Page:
The Institute for Evidence-Based Decision-Making in Education

A nonprofit corporation providing the evidence educators need to make informed decisions.


By Myles Friedman, Diane H. Harwell, and Katherine C. Schnepel

Textbook and Instructor's Manual

7" X 9" paperback
202 pages (book)
68 pages (manual)

  • Overview
  • Table of Contents (book)
  • Table of Contents (manual)
  • Book Reviews
  • About The Authors

  • $45.75 (includes sh/h)


    $23.20 (includes sh/h)

    Instructor's Manual

    ( by Mail or Phone )

    We took time from our research to publish texts that will enable teachers to raise student achievement: Developing Teaching Effectiveness and its companion Instructor’s Manual. Competitive texts claim that the teaching strategies they recommend are research-based, but often very little research is cited to back their claim. The effectiveness of each of the 21 teaching strategies in Developing Teaching Effectiveness is confirmed by from 66 to over 578 research studies that are referenced. Numerous examples of applications of each strategy are provided as well as practice exercises and a self-administered quiz with answers to facilitate understanding. The Instructor’s Manual contains aids and assessment instruments.
    User's Guide




    Table of Contents

    Guidelines for Making Instructional Decisions


    1. Effective Instructional Strategies

    1. Taking Student Readiness into Account

    2. Defining Instructional Expectations

    3. Providing Instructional Evaluation

    4. Providing Corrective Instruction

    5. Keeping Students on Task

    6. Maximizing Teaching Time

    7. Providing Ample Learning Time

    8. Providing Transfer of Learning Instruction

    9. Providing Decision-Making Instruction

    10.Providing Prediction and Problem-Solving Instruction

    11.Providing Contiguity

    12.Utilizing Repetition Effectively

    13.Utilizing Unifers

    14.Providing One-to-One Tutoring

    15.Utilizing Reminders

    16.Utilizing Teamwork

    17. Reducing Student/Teacher Ratio Below 21 to 1

    18.Clarifying Communication

    19.Utilizing Question and Answer Instruction

    20.Utilizing Computerized Instruction

    21.Utilizing Demonstrations

    II. Instructional Aids

    22. Controlling Classroom Disruptions

    23. Preschool Instruction

    24. Enlisting Student Motivation

    Appendix: Quiz Keys

    About the Authors

    Instructor's Guide

    Instructor's Resources

    Guidelines for Developing a Syllabus

    Test Item Pool

    Multiple-Choice Test Items for the 21 Effective Instructional Strategies

    Multiple-Choice Test Items that Assess Multiple Strategies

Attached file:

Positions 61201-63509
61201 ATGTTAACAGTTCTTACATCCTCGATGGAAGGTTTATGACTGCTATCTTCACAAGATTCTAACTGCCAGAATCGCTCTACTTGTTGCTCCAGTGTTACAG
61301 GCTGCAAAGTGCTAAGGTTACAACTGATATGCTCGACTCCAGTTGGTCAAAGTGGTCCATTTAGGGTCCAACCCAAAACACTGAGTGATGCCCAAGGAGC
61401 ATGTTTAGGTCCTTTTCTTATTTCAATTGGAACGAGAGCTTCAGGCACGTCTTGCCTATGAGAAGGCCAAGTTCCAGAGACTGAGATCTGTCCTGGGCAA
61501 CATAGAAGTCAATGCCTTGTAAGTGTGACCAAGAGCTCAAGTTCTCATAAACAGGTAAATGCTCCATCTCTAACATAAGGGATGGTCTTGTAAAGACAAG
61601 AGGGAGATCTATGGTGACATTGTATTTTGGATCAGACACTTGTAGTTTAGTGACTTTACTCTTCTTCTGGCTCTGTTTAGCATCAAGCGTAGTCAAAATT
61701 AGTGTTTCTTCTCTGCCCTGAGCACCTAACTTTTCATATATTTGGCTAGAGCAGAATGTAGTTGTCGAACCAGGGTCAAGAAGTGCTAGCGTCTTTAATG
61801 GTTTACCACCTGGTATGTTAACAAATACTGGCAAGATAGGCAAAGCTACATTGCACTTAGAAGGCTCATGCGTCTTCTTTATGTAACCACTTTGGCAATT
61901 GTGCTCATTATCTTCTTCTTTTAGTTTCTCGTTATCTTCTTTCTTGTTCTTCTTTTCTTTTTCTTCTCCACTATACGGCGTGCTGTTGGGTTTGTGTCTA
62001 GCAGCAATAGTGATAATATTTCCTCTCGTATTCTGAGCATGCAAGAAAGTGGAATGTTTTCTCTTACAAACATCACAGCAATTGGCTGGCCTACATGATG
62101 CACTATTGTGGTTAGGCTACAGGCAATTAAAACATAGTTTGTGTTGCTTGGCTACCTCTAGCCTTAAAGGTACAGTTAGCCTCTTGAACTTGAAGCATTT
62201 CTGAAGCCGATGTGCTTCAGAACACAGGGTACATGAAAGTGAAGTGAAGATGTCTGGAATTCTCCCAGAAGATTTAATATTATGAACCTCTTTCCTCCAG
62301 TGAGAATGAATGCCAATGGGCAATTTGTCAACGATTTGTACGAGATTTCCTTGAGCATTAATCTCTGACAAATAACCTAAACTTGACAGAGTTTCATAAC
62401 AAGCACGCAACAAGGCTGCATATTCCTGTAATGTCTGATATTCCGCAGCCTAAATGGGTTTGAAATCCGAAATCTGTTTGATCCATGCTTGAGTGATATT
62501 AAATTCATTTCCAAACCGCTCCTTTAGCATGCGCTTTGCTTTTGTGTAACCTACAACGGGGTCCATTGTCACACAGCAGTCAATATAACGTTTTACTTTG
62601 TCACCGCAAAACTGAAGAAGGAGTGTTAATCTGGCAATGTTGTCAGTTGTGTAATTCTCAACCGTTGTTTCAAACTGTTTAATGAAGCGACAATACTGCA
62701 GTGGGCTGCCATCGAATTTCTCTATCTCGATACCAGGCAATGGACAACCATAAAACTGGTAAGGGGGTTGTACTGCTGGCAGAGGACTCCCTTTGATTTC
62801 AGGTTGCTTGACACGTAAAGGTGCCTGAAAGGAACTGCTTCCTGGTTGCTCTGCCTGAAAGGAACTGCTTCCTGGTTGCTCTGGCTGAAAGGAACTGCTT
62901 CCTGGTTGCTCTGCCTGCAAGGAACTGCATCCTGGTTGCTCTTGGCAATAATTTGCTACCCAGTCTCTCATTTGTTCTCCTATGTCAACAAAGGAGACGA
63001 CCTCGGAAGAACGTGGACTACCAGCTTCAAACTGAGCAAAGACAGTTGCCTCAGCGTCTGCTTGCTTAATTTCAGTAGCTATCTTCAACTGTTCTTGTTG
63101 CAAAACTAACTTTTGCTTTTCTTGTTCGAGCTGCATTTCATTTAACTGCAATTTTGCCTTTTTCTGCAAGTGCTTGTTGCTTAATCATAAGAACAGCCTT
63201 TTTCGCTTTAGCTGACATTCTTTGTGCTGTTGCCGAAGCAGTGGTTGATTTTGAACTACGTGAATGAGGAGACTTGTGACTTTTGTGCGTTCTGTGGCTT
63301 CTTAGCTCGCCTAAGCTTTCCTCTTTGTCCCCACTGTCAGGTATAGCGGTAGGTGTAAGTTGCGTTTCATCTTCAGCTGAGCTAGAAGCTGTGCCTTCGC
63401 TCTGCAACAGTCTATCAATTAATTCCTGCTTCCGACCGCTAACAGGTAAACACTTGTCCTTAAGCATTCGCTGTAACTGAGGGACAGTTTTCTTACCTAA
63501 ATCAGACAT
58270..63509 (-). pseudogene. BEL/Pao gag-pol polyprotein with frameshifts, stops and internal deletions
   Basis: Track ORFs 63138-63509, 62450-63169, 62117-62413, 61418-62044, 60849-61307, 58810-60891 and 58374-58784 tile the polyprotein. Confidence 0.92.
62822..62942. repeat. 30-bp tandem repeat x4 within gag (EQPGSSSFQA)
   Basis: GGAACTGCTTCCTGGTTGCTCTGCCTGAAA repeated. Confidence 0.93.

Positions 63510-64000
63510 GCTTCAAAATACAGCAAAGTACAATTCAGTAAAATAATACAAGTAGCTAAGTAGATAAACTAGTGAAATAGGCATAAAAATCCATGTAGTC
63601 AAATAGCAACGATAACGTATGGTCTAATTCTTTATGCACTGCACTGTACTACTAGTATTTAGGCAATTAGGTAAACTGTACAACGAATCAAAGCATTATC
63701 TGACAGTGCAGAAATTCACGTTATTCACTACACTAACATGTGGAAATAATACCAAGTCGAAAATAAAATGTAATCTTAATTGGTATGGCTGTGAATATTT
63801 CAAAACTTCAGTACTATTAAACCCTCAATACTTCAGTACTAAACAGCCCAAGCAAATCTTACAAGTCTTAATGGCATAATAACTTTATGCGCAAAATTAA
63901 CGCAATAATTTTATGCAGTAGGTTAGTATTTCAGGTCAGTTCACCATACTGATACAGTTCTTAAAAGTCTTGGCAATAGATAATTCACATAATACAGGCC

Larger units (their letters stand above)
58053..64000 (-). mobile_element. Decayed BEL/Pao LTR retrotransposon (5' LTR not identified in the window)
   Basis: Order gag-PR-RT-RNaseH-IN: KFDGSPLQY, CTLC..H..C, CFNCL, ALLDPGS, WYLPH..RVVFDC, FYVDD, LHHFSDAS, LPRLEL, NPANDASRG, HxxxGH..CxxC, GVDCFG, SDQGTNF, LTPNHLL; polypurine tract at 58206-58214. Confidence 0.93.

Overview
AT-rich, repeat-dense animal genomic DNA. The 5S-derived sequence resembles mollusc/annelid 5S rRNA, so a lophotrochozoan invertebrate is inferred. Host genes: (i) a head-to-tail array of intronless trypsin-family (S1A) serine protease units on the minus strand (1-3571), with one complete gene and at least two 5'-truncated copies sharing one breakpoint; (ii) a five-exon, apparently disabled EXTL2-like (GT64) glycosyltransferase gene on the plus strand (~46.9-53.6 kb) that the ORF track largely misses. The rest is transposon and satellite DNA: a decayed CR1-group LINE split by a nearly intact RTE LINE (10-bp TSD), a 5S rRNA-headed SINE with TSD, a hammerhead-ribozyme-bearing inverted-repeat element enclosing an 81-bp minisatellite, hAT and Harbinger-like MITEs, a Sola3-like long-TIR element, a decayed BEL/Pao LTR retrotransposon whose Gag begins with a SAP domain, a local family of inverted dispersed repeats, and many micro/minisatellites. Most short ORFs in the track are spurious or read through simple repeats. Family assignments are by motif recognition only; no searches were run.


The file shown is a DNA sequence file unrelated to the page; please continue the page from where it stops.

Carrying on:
Match Item Types

    Sequencing Item Types

    Term Paper Specifications

    Term Paper Instructions

    Term Paper Scoring Criteria

    Teaching Observation Instrument

    Observer Instructions




    Please consider these endorsements from respected educators.

    • "Never before has a professional development textbook explained as many different teaching strategies proven to increase student achievement. It pulls together in one place all of the instructional strategies that are supported by research evidence." Robert Stevens, Ph.D., Associate Professor of Educational Psychology, Penn State University

    • "Best wishes on a job well done. I am confident that there is a need for the text and instructor’s manual." Jacqueline E. Jacobs, PhD., Professor and Department Head, Department of Educational Leadership and Foundations, Western Carolina University

    • "Comprehensive, well thought out, well organized, and clear…I think the text and the manual will be very helpful to teachers as tools for professional development." Patricia Burns, Ph.D., Superintendent, Lancaster County Schools, South Carolina

    Myles I. Friedman is a Distinguished Professor Emeritus of Education at the University of South Carolina and former CEO of the Institute for Evidence-Based Decision-Making in Education. A renowned educator and author, his books include Rational Behavior, Teaching Reading and Thinking Skills, Improving Teacher Education, Teaching Higher Order Thinking Skills to Gifted Students, Taking Control: Vitalizing Education, Ensuring Student Success, Improving the Quality of Life, and with Steven P. Fisher, Handbook On Effective Instructional Strategies. He spent more than 30 years conducting and applying research to improve education. Dr. Friedman's Master's and Ph.D. degrees in Educational Psychology were earned at the University of Chicago.

    Diane Harwell, Ph.D., has an earned educational specialist degree and doctorate in Educational Administration from the University of South Carolina and Bachelor’s and Master’s degrees in English. She presently serves as Clinical Associate Professor in the Department of Educational Leadership and Policies, University of South Carolina. During her 40 years in education, she has served as teacher, assistant principal, district consultant for curriculum and instruction, and coordinator of school improvement, professional development, and leadership training at the South Carolina Department of Education. She serves as a consultant to help schools improve their instructional programs and teachers enhance their teaching skills.

    Katherine C. Schnepel is a self-employed research and measurement consultant. She has earned Master's and Doctorate degrees in Educational Research and Measurement and a Bachelor's degree in Psychology. She has served as an adjunct professor in the Departments of Educational Psychology and Educational Leadership and Policy, University of South Carolina. She has made presentations on testing and measurement and mastery learning and has been employed as a research and measurement specialist at Richland School District One, Columbia, SC. Subjects she has taught include test item writing, interpreting test scores, measuring student achievement, and program evaluation.